On June 22, 2014, B’Tselem initiated a campaign in response to Israel’s military operation to locate the three kidnapped teenagers and weaken the Palestinian terror infrastructure in the West Bank. In it, B’Tselem accuses Israel of “cynically exploiting the deep concern for the abducted teens” to “implement sweeping actions which intensify harm to the human rights of Palestinians.”
The title of the campaign,”Hitching a ride,” is itself an immoral and cynical exploitation of the circumstances of the kidnapping, which apparently occurred while the teens were hitchhiking. B’Tselem also created a poster to accompany the campaign, featuring pictures of Prime Minister Benjamin Netanyahu and Defense Minister Moshe Yaalon – reflecting the NGO’s partisan, political agenda.
B’Tselem’s donors include the European Union, Norway, Denmark, Sweden,
In addition to its own campaign, B’Tselem joined 10 other Israeli political advocacy NGOs in a public letter falsely accusing Israel of “unnecessary violation of basic rights and collective punishment.”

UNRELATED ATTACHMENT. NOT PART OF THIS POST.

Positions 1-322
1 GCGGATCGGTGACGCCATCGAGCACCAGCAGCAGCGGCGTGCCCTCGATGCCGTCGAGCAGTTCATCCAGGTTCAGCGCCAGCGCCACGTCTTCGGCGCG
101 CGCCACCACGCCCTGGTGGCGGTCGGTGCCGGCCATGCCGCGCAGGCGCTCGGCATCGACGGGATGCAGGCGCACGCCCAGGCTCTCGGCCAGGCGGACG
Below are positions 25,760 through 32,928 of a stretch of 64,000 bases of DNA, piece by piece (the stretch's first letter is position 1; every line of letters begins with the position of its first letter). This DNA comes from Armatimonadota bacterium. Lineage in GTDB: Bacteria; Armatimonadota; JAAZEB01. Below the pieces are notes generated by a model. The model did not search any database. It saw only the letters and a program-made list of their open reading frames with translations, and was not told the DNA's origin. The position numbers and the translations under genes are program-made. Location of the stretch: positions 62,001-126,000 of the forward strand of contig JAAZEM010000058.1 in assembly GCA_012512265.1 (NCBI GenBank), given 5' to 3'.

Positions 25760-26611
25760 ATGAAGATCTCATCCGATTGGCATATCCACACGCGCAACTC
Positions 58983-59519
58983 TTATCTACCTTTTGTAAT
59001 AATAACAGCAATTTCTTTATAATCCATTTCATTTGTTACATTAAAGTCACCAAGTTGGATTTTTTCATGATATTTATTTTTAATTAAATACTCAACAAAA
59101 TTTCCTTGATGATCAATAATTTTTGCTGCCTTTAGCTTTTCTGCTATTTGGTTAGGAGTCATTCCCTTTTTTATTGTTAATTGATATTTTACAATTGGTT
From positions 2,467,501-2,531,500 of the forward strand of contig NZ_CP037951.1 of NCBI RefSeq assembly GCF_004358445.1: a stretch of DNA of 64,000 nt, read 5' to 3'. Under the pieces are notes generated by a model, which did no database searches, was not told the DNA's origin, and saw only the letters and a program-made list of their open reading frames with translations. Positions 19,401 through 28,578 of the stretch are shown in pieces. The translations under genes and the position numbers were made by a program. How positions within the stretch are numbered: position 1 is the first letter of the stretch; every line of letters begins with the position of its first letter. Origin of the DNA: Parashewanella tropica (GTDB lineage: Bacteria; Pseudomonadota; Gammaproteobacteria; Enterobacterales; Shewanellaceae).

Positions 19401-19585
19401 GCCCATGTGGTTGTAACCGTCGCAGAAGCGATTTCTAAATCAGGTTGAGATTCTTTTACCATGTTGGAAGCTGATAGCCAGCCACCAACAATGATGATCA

The campaign has been met with strong criticism in Israeli mainstream and social media for B’Tselem’s profound insensitivity to the victims’ families, its refusal to recognize the inherent legitimacy and legality of Israel’s military operation and tactics, and its apparent disregard for Israeli public opinion.
Political advocacy NGOs often deliver unpopular messages to governments and the public at large. However, rarely do they do so in the most offensive way possible, with posters and slogans that more closely resemble political attack ads than human rights campaigns. Given B’Tselem’s politicized claims and campaigns, which do not adhere to universal human rights principles, it is no surprise the Israeli public questions B’Tselem’s credibility.
About the Author: NGO Monitor provides information and analysis, promotes accountability, and supports discussion on the reports and activities of NGOs (non-governmental organizations) claiming to advance human rights and humanitarian agendas.
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